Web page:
Experimental investigation of laminar and turbulent displacement of residual oil film
Peer reviewed, Journal article
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Original versionZhang, Y., Barrouillet, B., Skadsem, H. (2023) Experimental investigation of laminar and turbulent displacement of residual oil film. Scientific Reports, 13, 21120 (2023) 10.1038/s41598-023-48563-x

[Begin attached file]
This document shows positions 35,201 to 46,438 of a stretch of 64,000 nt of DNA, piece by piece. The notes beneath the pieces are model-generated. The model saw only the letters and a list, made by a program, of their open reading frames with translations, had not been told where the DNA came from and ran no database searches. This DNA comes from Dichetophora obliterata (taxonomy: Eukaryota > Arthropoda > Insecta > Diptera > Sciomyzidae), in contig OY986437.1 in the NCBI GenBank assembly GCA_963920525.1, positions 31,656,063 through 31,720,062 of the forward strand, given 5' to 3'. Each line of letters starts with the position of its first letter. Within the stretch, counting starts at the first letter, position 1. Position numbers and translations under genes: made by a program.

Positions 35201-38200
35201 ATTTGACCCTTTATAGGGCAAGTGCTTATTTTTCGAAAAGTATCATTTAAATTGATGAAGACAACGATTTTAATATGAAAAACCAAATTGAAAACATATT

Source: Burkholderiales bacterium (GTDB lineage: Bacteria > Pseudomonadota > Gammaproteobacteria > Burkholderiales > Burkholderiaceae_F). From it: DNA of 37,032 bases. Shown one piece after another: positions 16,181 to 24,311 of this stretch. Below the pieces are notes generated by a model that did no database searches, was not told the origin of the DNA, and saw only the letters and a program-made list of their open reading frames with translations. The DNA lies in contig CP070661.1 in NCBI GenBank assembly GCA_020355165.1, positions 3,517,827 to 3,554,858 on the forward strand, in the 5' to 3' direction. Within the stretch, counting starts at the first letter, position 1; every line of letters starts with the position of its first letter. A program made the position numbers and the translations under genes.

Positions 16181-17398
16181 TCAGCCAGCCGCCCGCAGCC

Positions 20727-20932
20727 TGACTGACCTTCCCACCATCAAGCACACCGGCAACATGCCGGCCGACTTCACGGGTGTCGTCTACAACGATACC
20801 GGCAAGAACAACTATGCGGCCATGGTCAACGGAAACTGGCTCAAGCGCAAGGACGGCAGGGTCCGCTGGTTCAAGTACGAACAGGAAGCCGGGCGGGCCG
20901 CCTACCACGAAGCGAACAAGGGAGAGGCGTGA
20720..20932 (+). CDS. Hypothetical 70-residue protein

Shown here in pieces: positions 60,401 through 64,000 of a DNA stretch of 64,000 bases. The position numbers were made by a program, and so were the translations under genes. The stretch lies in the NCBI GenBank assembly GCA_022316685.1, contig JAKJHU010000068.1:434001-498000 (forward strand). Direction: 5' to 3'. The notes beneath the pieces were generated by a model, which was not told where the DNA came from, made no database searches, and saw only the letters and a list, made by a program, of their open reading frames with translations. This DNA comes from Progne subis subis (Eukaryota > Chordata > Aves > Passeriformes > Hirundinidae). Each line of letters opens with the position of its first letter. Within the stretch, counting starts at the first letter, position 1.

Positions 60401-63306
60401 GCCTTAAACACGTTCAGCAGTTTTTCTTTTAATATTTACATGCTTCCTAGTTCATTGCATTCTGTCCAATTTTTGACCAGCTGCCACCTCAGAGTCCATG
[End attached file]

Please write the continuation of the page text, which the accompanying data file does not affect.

Residual oil films on pipe walls are a common occurrence in industrial processes, and their presence can significantly impact system efficiency and performance. However, the mechanisms that govern oil film removal by an immiscible displacing fluid from the internal walls of pipes under different flow regimes, including laminar and turbulent flows, are not yet fully understood. In this study, we investigated the impact of displacing fluid flow regime, injected volume, displacement time, and wall shear stress on the efficiency of residual oil film removal in a pipe. We first verified the applicability of our developed oil film measurement method for the use in vertical pipes, and found that gravity did not significantly affect the long-term oil film removal process. We verified that our results from the laminar cases agree with the theoretical thin-film limit scaling under reasonable assumptions of constant shear stress and negligible surface tension. We then examined the displacement efficiency of residual oil film under laminar and turbulent flow regimes. Our experimental results revealed that the onset of turbulence of displacing fluid played an important role in the efficient removal of residual oil film, with an optimal range of Reynolds numbers (7000–8000) when the injected volume of displacing fluid is limited. Furthermore, we explored the combined effect of wall shear stress and displacement time on the displacement process under different turbulent flow regimes. We found that the intermediate turbulent regime was the most efficient for achieving cleaning in a limited time, while the highly turbulent regime proved to be the most effective for achieving complete cleaning over a longer time period. These findings have important implications for oil recovery and pipeline maintenance and provide valuable insights into optimizing the removal of residual oil film in pipes.